I also used some 12″x12″ paper from the Enchanted line to make a quick and impel scrapbook page. See the wheels on the carriage? They are small brads I made using the I-Top tool and more paper from the Enchanted line.  I also added some bling from the same line – it’s so perfect for princesses!

I cannot figure out how I’ve functioned so long as a crafter without this tool, honestly. I love everything about it. It’s wonderful to be able to create personalized jewelry and hair things for myself and my daughter, and it’s even more wonderful to always be able to match a brad to whatever project I’m making! Thanks again to Imaginisce, for giving me the opportunity to review this wonderful tool!

Pros:

  • easy to use
  • wide range of accessories available
  • tons of videos from the company to get tips and tricks from

Cons:

  • it might be a bit overwhelming to choose which accessories you want!
  • it’s very, very addictive – I haven’t NOT used it on a project since it got here

The Imaginisce I-Top ToolDaddies BradsI-Top Topper Templates ,i-top BadgesImaginisce I-Top PunchHeadbandsBobby Pins , and Rings  are available from Amazon.com.

GIVEAWAY!
Want to win this great product? Our friends at Imaginisce are giving away an iTop Tool to one lucky reader. To win, just leave a comment on this blog answering any or all of these questions, we love to hear your opinions!



What do you think of the i-Top? Have you tried it yet? What other ways can you think of to top your brad? 


You have until Friday, February 18th at 6pm CST to comment.

Disclosure

Click on the link at the top of the page to visit Craft Critique for comments, giveaways and more!

Studio Sticky-Back Canvas

Reported by Erin Bassett
As someone who dabbles in mixed media projects, I was thrilled when I first found out about Claudine Hellmuth Studio Sticky-Back Canvas. Using the Sticky-Back Canvas allows crafters the ability to add the nice texture of canvas to projects that they wouldn’t easily be able to create with bolts of canvas fabric or stretched canvas art boards.
One of the first things I tested was how well gesso, ink, and Glimmer Mist took to it. -They all did so wonderfully. I tested them out by making a bookmark. I cut out a 1 1/2” x 4 3/4” piece of Sticky-Back Canvas and with my finger applied Studio Gesso on top of it. I then allowed it to dry for a few minutes, and then stamped on it with black Stazon ink.
After the ink was dry I sprayed it with two colors of Glimmer Mist. I love how the gesso resits the mist, but the canvas soaked it right up.
Next, I removed the paper liner on the back of the Sticky-Back Canvas and stuck it on a coordinating scrap of seersucker fabric I had.
The Sticky-Back Canvas adhered to the fabric really well, but I still added some decorative stitches with my sewing machine. Lastly, I frayed the edges of my fabric.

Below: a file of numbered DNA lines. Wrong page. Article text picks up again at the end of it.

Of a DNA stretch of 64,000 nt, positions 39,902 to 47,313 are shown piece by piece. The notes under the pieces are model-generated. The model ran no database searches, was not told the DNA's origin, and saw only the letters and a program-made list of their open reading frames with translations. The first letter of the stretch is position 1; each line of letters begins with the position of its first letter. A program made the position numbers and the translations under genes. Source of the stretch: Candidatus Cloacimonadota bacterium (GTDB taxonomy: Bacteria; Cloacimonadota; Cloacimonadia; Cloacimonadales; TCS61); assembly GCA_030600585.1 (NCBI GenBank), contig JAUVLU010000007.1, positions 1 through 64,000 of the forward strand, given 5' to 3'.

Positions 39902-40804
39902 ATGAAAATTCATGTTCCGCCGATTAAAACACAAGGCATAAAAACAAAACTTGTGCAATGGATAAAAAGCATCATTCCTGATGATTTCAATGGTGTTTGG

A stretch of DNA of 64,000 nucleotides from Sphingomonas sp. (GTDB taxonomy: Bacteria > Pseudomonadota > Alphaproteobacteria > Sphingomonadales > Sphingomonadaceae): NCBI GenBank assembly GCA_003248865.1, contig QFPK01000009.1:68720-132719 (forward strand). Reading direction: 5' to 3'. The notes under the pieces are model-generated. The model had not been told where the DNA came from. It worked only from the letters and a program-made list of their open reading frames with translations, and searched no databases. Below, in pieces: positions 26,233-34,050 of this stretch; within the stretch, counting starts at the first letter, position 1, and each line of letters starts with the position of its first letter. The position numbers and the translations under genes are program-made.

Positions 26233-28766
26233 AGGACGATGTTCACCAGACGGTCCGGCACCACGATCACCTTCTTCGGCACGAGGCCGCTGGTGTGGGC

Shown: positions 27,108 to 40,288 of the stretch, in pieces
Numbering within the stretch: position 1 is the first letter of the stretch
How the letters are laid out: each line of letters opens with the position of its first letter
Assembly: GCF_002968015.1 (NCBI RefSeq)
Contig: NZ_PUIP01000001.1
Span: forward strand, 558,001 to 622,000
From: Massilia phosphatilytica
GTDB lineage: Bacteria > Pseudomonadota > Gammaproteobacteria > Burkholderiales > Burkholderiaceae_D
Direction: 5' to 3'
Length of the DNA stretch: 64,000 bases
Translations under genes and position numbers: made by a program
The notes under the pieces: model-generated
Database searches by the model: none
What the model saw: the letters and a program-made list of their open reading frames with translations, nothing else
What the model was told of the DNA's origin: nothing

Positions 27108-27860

For my next project I wanted to see how well my Cricut Expression would do cutting out a design so I decided to make a flower pin.
The Sticky-Back Canvas cut very well using the standard Cricut blade. There was one little corner that I had to snip with my scissors, but other than that, my Cricut Expression cut through it like butter.
Once I had my flowers cut out I used Studio Acrylic paint to paint them and then I let them dry.
After they were dry I decided to run them through my Cuttlebug to see if it would emboss like paper would. Guess what? It does! On my first test one I just ran a piece of Sticky-Back Canvas (with the backing on it) through the Cuttlebug…it worked! For another test I cut out a flower out of Bazzill cardstock with my Cricut and adhered the Sticky-Back Canvas directly to the cardstock flower to give it some support. I then ran it through the Cuttlebug and it worked just as well. After embossing the flowers I rubbed brown ink over the top of them to further enhance the embossing.
You can see a video of how to make a flower pin like the one I made above.
Also, check out this video on how Tim Holtz uses Sticky-Back Canvas to create a brad with an Imaginisce i-Top brad maker.
Pros:
  • Acid-free, non-toxic adhesive
  • Heat gun can be used on it
  • Many, many media can be used on in to decorate it
  • Can be cut with electronic & manual die-cut machines
  • Easy to sew through
Cons:
  • The canvas is lightweight, so you may need to adhere it to something stiffer to support it.
  • Only comes in 8 1/2” x 11” and 12” x 12” sheets, so people who do larger projects will have to attach multiple pieces together to get the size they need.
Have you had a chance to play with Sticky-Back Canvas yet? Show us the link to your project…we’d love to take a look!
Click on the link at the top of the page to visit Craft Critique for comments, giveaways and more!